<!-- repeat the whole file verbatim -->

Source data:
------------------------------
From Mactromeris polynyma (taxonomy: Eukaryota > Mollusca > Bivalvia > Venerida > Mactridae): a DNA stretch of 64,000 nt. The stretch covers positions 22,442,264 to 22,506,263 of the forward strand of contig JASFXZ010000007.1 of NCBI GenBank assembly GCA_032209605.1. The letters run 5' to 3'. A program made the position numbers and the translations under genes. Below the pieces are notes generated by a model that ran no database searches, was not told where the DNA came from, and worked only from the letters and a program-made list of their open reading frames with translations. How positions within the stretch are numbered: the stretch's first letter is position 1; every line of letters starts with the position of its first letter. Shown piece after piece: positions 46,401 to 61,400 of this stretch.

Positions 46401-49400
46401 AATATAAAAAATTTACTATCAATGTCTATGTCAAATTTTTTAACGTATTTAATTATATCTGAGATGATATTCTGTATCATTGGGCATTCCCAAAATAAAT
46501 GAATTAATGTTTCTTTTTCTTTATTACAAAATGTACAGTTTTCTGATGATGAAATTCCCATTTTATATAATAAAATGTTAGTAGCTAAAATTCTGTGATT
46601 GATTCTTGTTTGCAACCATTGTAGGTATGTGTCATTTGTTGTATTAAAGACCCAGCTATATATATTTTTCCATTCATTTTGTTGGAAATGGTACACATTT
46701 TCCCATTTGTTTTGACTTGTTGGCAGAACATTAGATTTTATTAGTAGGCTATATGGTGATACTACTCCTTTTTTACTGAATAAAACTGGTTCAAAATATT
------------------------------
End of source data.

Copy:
From Mactromeris polynyma (taxonomy: Eukaryota > Mollusca > Bivalvia > Venerida > Mactridae): a DNA stretch of 64,000 nt. The stretch covers positions 22,442,264 to 22,506,263 of the forward strand of contig JASFXZ010000007.1 of NCBI GenBank assembly GCA_032209605.1. The letters run 5' to 3'. A program made the position numbers and the translations under genes. Below the pieces are notes generated by a model that ran no database searches, was not told where the DNA came from, and worked only from the letters and a program-made list of their open reading frames with translations. How positions within the stretch are numbered: the stretch's first letter is position 1; every line of letters starts with the position of its first letter. Shown piece after piece: positions 46,401 to 61,400 of this stretch.

Positions 46401-49400
46401 AATATAAAAAATTTACTATCAATGTCTATGTCAAATTTTTTAACGTATTTAATTATATCTGAGATGATATTCTGTATCATTGGGCATTCCCAAAATAAAT
46501 GAATTAATGTTTCTTTTTCTTTATTACAAAATGTACAGTTTTCTGATGATGAAATTCCCATTTTATATAATAAAATGTTAGTAGCTAAAATTCTGTGATT
46601 GATTCTTGTTTGCAACCATTGTAGGTATGTGTCATTTGTTGTATTAAAGACCCAGCTATATATATTTTTCCATTCATTTTGTTGGAAATGGTACACATTT
46701 TCCCATTTGTTTTGACTTGTTGGCAGAACATTAGATTTTATTAGTAGGCTATATGGTGATACTACTCCTTTTTTACTGAATAAAACTGGTTCAAAATATT